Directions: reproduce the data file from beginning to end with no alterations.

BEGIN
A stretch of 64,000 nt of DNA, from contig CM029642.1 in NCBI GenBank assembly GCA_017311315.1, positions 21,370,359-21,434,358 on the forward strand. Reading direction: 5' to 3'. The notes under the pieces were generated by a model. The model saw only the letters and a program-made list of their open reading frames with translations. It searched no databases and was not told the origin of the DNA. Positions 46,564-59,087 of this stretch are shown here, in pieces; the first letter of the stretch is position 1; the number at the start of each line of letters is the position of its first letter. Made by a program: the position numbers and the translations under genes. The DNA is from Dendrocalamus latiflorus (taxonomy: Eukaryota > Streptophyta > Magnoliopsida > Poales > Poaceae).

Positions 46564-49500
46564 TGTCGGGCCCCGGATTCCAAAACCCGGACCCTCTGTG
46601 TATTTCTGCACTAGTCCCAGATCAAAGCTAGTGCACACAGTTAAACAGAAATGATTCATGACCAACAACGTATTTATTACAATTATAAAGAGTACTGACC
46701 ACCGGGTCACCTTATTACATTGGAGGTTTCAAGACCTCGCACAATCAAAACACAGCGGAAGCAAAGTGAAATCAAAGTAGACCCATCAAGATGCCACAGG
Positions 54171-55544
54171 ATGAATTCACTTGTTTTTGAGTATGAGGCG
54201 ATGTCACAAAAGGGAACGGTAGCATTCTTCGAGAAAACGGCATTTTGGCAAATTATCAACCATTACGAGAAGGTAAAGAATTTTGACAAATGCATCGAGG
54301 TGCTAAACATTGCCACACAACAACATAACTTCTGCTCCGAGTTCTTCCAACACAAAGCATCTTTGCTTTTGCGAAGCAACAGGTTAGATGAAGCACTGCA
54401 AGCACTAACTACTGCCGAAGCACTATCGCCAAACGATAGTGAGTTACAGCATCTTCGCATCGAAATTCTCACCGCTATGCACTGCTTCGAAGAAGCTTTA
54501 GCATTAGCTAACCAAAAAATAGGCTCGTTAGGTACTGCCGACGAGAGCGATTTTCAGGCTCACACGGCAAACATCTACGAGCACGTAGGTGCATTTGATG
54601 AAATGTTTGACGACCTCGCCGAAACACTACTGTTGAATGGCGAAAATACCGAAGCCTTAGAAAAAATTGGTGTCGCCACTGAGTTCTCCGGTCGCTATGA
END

A stretch of 64,000 nt of DNA, from contig CM029642.1 in NCBI GenBank assembly GCA_017311315.1, positions 21,370,359-21,434,358 on the forward strand. Reading direction: 5' to 3'. The notes under the pieces were generated by a model. The model saw only the letters and a program-made list of their open reading frames with translations. It searched no databases and was not told the origin of the DNA. Positions 46,564-59,087 of this stretch are shown here, in pieces; the first letter of the stretch is position 1; the number at the start of each line of letters is the position of its first letter. Made by a program: the position numbers and the translations under genes. The DNA is from Dendrocalamus latiflorus (taxonomy: Eukaryota > Streptophyta > Magnoliopsida > Poales > Poaceae).

Positions 46564-49500
46564 TGTCGGGCCCCGGATTCCAAAACCCGGACCCTCTGTG
46601 TATTTCTGCACTAGTCCCAGATCAAAGCTAGTGCACACAGTTAAACAGAAATGATTCATGACCAACAACGTATTTATTACAATTATAAAGAGTACTGACC
46701 ACCGGGTCACCTTATTACATTGGAGGTTTCAAGACCTCGCACAATCAAAACACAGCGGAAGCAAAGTGAAATCAAAGTAGACCCATCAAGATGCCACAGG
Positions 54171-55544
54171 ATGAATTCACTTGTTTTTGAGTATGAGGCG
54201 ATGTCACAAAAGGGAACGGTAGCATTCTTCGAGAAAACGGCATTTTGGCAAATTATCAACCATTACGAGAAGGTAAAGAATTTTGACAAATGCATCGAGG
54301 TGCTAAACATTGCCACACAACAACATAACTTCTGCTCCGAGTTCTTCCAACACAAAGCATCTTTGCTTTTGCGAAGCAACAGGTTAGATGAAGCACTGCA
54401 AGCACTAACTACTGCCGAAGCACTATCGCCAAACGATAGTGAGTTACAGCATCTTCGCATCGAAATTCTCACCGCTATGCACTGCTTCGAAGAAGCTTTA
54501 GCATTAGCTAACCAAAAAATAGGCTCGTTAGGTACTGCCGACGAGAGCGATTTTCAGGCTCACACGGCAAACATCTACGAGCACGTAGGTGCATTTGATG
54601 AAATGTTTGACGACCTCGCCGAAACACTACTGTTGAATGGCGAAAATACCGAAGCCTTAGAAAAAATTGGTGTCGCCACTGAGTTCTCCGGTCGCTATGA